Earlier this year, I’d been thinking about how my sunflowers made me feel. I wrote about it and entered it into the Green Alphabet Writing Prize (a competition organised by the Flipside Festival, in conjunction with Friends of the Earth), and I found out I’d been longlisted! The idea was to take a letter of the alphabet, and write a poem or short piece of prose on an environmental theme. I chose ‘E’ for ‘Encounter’. Here it is:
My balcony is my tiny world; from here I enjoy the sun, and immerse in a book, and drink a cold beer and pretend that’s life. But today the sun hides. A cool breeze sees its chance, and mischievously blows my skin, urging me out of my book and asking me to look up. I see the Oak tree on the horizon, an unchanging presence. Swallows play above, returning without fanfare from their transcontinental journey. A ripple of yellow catches the corner of my eye, like the shooting star I saw over Dartmoor. My eye follows.
I planted dwarf sunflower seeds a while ago, and each time I return from my travels they are bigger. They are unfurling their yellow, albeit cautiously, seeing the dead daffodils that droop by their side. They seem to look up at me, willing me to notice.
“You’re doing great!” I encourage them. They nod in appreciation, and bloom.
I feel a wave of guilt. One of them looked sickly from the start and didn’t survive my last trip away. I say sorry to it.
One sunflower notices my grief, and turns to look at me in the breeze. “No need for sorrow” I hear it say. “We grew for a long time before you put us into pots.”
The sunflowers speak as one, a quiet confidence radiating through their unfolding. They whisper reassuringly, “you’re doing great”, and urge me to keep planting, playing, experimenting. They smile patiently at the products we horde in an attempt to tame nature and turn it into an extension of our four walls and routines, but they tell me I don’t need any of it. We must care, but not by fussing, classifying and deadheading. We care by noticing, listening, engaging — with forests and oceans, with tiny and vast wild things, with each other.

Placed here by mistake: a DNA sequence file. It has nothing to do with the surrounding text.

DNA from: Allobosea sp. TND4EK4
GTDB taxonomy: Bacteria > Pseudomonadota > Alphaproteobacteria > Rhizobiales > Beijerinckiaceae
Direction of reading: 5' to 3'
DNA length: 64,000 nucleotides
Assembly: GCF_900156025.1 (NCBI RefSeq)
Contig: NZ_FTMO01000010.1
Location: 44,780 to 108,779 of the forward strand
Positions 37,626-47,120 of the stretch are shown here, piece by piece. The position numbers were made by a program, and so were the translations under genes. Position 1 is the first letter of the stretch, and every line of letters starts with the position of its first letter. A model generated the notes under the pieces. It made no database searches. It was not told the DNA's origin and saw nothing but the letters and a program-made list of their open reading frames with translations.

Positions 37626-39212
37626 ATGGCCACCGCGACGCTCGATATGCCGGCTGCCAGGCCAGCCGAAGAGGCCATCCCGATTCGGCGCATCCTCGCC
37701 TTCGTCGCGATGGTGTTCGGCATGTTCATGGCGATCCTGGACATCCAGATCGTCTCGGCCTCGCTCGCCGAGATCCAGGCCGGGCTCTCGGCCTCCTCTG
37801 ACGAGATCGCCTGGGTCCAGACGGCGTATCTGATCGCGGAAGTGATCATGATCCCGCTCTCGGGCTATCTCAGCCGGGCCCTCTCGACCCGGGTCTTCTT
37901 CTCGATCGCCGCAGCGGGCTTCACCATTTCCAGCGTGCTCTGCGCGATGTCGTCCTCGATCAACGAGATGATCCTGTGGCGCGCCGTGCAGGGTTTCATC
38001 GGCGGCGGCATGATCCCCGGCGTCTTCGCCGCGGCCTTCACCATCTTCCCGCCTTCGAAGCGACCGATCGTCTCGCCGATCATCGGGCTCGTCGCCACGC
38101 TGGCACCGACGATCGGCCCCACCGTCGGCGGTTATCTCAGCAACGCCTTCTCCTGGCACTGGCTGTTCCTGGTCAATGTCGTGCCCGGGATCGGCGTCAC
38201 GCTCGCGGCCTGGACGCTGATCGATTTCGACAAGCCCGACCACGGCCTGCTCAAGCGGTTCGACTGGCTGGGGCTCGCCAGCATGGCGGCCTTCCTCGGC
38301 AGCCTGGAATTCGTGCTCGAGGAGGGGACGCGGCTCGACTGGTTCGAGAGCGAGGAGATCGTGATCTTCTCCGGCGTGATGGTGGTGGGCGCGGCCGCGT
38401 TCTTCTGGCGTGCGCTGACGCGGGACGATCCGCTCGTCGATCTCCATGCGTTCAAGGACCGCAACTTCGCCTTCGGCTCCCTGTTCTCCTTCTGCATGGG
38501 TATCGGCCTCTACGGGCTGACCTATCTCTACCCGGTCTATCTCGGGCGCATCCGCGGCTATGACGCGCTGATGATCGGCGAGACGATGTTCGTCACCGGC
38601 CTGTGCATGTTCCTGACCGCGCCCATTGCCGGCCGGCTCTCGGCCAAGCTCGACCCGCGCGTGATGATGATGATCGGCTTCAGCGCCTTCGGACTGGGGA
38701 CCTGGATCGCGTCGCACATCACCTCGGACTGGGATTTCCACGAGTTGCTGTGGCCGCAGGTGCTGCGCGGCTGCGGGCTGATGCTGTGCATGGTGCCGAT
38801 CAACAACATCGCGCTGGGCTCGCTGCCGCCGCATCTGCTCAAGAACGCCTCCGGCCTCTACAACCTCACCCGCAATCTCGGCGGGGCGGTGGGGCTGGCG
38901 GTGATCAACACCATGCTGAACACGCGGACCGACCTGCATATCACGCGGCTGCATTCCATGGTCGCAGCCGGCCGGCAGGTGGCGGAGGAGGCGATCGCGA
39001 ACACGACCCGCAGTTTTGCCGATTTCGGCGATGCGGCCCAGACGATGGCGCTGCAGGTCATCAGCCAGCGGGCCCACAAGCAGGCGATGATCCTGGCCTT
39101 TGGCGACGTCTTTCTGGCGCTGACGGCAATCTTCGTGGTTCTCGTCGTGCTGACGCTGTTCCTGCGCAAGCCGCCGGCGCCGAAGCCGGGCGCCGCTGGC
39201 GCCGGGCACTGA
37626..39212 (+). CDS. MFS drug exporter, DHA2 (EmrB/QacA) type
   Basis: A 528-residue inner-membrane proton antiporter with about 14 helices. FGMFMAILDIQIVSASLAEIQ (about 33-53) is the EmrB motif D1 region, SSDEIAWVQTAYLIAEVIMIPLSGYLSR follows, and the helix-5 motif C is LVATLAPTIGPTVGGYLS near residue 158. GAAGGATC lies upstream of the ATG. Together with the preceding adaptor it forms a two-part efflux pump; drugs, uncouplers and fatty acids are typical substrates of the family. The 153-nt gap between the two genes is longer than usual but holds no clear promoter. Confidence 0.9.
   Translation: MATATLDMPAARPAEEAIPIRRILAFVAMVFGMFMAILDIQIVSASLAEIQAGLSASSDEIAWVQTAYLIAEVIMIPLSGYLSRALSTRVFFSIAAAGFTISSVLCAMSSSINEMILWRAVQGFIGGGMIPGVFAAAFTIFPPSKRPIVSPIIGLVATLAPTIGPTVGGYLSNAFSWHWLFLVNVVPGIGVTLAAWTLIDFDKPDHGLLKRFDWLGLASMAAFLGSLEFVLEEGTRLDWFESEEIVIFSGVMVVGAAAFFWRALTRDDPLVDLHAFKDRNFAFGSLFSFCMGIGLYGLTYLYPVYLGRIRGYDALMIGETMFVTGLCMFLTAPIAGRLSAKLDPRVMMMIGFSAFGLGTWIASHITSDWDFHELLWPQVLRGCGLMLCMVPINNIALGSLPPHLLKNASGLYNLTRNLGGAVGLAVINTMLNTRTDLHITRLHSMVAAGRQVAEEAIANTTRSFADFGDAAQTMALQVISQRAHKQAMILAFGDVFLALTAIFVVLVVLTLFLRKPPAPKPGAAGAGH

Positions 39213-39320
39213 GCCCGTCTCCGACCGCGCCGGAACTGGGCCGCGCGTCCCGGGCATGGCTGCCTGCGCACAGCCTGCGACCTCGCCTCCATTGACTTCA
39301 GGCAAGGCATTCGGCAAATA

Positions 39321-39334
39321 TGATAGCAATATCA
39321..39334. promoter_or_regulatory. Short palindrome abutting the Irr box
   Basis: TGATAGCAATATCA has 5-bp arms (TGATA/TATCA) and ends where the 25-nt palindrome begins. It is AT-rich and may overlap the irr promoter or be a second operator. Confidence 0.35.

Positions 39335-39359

“A bee visited us when you were out”, a sunflower whispers. “He liked the lavender”.
Their childlike yellow presence counters the bleakness of concrete, and of my occasional hopelessness. “Your preening can’t make nature more perfect than it is” they remind me:
You’re a caretaker, not a creator.
We’re connected: You to the bee, bee to the tree,
And on it goes.
Look out for it: that’s where the work is, that’s where the hope is.
So I put down my book and go and collect seaside pebbles, and old driftwood, and I show them I care about them, too. I listen to where they come from, how they were formed, how the ocean they once knew is changing. I put them next to the flowers, and I throw imperfect soil around, filling broken pots and experimenting with what else might grow. I follow my instinct like swallows follow invisible navigation lines, feeling as much a part of nature as the flowers, the Oak tree, the shooting star.
The sunflowers smile on, keeping me watered with deep and quiet truths that I can’t find in a book.